Faris is maintaining a conference list page for mobile networks. Please contact him to add a conference or to add your name to the working list on any conference.
Computer simulation has become accepted as the third method for scientific experiments (mathematical modeling and experimental measurements being the other two). Simulation provides well known advantages over the other two methods and is a primary research vehicle in many diciplines. As the size of the problems continues to grow, there is considerable interest in building simulation engines capable of simulation of complex systems. Parallel simulation is a promising approach to scale the size and performance of large scale system simulation. With parallel simulation, one of the primary challenges is synchronization among the simulator processes to exchange events that cross the process boundary. We focus on optimistically synchronized simulators where the simulators process local events without coordination with other simulators. In such an environment, a process may erroneously advance its time because an event from another process has not been received yet. To recover from such events, the processes take checkpoints of their state. If a process receives an event in its past, it rolls back to the closest checkpoint before the event and resumes the computation from there. Our research focuses on optimization of several aspects of the simulator engine.
Current Research Problems include:
High Performance Computer Architecture (Processing in memory, parallel processing, polymorphic computing)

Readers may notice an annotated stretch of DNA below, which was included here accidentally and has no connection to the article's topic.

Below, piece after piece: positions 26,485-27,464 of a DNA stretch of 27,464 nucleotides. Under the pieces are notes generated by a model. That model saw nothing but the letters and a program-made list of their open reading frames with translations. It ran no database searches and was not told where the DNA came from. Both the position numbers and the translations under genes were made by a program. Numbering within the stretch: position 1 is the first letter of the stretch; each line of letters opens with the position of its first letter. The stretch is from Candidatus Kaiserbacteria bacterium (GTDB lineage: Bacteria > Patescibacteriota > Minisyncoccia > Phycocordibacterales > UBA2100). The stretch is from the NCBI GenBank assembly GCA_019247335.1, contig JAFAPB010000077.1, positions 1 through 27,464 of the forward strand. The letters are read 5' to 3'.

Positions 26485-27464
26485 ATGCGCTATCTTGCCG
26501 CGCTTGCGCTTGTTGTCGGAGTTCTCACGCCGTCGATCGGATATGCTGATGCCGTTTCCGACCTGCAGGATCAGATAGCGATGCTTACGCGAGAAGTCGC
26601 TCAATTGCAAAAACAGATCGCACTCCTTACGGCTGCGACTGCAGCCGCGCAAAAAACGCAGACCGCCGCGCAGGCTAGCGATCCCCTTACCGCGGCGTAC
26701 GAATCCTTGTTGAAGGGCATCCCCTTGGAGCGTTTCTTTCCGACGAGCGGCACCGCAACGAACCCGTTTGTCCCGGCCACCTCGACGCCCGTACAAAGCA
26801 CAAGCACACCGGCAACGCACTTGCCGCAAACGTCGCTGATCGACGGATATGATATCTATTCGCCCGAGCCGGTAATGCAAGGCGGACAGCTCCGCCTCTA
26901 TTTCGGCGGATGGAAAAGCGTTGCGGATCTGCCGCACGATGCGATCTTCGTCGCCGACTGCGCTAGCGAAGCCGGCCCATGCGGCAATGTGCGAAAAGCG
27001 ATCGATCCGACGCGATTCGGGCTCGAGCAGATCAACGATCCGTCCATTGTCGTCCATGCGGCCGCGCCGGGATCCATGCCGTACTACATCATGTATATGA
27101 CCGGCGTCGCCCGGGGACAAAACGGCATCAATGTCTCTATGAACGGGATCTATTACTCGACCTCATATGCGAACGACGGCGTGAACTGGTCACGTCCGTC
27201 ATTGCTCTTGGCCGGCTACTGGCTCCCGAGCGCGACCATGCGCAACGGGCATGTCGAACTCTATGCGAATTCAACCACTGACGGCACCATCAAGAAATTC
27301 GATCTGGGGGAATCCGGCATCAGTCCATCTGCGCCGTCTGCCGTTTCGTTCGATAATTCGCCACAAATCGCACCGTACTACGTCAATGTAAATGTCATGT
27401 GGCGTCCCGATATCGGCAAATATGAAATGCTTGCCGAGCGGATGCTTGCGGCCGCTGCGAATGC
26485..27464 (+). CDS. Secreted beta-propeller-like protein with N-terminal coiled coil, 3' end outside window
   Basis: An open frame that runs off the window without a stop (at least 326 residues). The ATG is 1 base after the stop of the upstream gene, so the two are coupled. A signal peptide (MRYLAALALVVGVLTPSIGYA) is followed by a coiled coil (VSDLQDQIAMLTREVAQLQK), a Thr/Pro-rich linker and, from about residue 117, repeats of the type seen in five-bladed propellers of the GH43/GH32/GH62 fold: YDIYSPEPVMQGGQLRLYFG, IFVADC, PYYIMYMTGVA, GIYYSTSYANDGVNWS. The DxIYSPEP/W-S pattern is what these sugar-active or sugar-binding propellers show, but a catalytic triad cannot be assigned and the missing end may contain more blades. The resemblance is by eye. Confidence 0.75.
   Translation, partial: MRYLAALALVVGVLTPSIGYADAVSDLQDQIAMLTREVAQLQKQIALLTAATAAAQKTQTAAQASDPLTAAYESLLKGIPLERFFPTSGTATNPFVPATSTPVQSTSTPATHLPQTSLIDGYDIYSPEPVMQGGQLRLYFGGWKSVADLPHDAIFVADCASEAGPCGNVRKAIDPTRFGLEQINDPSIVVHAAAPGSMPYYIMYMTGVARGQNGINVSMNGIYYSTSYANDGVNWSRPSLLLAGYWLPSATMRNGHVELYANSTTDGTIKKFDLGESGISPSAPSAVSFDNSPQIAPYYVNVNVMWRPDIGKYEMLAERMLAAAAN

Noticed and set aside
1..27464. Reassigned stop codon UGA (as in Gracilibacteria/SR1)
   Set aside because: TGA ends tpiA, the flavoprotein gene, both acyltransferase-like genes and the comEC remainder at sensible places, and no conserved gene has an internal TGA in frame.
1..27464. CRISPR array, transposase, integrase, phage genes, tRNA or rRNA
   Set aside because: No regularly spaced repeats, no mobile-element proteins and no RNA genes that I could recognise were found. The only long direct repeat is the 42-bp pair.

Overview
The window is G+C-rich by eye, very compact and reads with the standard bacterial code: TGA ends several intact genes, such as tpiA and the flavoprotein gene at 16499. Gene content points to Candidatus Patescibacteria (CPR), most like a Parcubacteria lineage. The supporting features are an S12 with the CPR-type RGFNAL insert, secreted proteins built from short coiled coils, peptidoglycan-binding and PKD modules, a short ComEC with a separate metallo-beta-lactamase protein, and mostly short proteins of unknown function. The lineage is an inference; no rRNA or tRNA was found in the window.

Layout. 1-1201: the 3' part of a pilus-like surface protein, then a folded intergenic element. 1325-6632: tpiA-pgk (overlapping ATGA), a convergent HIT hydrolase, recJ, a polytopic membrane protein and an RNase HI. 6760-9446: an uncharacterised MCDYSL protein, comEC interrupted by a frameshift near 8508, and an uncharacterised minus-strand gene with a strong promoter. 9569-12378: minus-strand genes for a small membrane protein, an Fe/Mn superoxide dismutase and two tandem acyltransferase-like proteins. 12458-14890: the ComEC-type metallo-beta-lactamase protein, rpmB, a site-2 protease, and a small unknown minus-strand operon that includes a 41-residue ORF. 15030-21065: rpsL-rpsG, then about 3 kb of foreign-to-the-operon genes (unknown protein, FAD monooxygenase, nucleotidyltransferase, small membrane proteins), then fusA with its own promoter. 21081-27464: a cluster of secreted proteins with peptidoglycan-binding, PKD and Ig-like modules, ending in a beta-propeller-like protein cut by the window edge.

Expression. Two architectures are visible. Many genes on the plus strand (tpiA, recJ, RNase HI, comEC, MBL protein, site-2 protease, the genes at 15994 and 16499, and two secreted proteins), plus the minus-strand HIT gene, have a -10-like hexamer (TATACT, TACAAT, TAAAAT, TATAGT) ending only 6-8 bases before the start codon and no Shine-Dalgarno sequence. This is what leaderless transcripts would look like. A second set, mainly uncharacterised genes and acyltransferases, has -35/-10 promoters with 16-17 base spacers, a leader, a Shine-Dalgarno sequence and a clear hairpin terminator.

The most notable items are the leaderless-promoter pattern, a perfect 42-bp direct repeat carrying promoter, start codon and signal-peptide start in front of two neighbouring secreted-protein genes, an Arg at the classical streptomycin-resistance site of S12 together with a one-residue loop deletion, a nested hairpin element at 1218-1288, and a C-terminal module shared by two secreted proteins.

As we continue to head towards deep submicron VLSI fabrication processes, many of the accepted principles governing computer architecture design are changing. This change is also fueled by the changing nature of workloads that are becoming increasingly heavy in multimedia content (with intensive memory requirements and a large degree of inherent parallelism). Wire delays will dominate gate delays, and a distributed modularized design where most communication is localized becomes necessary. Also, techniques for low-power design are important, especially for mobile devices (which will also account for an increasing segment of the market). Revolutionary architectural models are needed to address these trends. For example, processor speed has increased at a much faster yearly rate (60%) than that of DRAM memory speed (7%), causing a wide and increasing gap between the memory needs of CPUs and the bandwidth that the memory subsystem is able to deliver. Large and expensive caches take up over 50% of the die area of modern CPUs, but cannot hide the memory bottleneck successfully, especially for data intensive applications. Integrating processing logic with memory is a promising approach for alleviating this problem because: (i) DRAM is much denser than SRAM (50X factor in some recent designs); (ii) the bandwidth exposed to the processor is on the order of terabytes per second (bandwidth at sense amplifiers), vs the few hundred MBytes per second available on current generation of system buses; and (iii) the latency for memory access is smaller (since data only has to travel within chip).
Current Research Problems include: